Tim Gleason's status as the team's main shutdown defenseman is one thing that has remained constant for the Hurricanes in recent seasons. He is taxed with a big workload every year and is usually praised for doing most of the grunt work on the Hurricanes blue-line because he is arguably the most physical player on the team and is always among the league leaders in blocked shots. While there's nothing wrong with that, it does have some negative implications. Playing such a rough style of hockey can take a toll on a player's body over time and limit how effective they are as they get older. We have seen this happen to many players before, as once solid shutdown defensemen like Robyn Regehr, Douglas Murray and Greg Zanon have seen their performance decline after they turned 30. Is Gleason in danger of going down the same path?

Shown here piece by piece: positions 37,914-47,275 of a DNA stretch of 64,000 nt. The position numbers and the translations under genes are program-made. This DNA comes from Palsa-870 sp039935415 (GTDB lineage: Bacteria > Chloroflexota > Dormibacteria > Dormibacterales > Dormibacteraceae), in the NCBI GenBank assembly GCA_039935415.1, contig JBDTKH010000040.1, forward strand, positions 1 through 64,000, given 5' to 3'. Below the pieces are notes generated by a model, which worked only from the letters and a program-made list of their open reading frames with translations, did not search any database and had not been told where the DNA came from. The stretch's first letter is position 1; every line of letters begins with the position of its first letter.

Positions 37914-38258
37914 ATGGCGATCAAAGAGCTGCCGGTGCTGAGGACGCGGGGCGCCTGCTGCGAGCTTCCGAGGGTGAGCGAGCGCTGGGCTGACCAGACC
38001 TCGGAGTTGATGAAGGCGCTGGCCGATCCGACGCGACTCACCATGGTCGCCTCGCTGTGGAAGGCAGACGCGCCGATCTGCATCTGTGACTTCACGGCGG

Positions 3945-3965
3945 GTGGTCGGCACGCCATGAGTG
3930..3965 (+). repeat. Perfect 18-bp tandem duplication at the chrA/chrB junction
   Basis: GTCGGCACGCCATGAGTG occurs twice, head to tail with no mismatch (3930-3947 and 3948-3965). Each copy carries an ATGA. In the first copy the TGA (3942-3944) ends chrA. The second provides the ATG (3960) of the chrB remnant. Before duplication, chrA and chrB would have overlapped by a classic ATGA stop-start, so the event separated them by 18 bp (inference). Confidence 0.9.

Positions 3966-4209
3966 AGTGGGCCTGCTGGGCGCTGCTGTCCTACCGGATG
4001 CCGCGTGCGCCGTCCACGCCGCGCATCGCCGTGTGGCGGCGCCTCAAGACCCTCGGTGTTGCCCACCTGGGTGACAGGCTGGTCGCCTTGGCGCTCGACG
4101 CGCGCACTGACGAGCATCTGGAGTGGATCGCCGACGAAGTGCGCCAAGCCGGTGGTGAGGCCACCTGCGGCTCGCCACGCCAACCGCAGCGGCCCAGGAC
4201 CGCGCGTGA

His performance last year was a pretty concerning to say the very least. Gleason was on the ice for more 5v5 goals against than he was in the last five seasons and he was also on the ice for 18 power play goals against on top of that. To make mater worse, Gleason's Corsi Rel. of -11.5 was his worst showing in six seasons and he was on the ice for more scoring chances against at even strength than anyone else on the Canes defense corps. What all of this numerical mumbo jumbo means is that Gleason wasn't exactly shutting anyone down because the Hurricanes were trapped in their own zone whenever he was out there.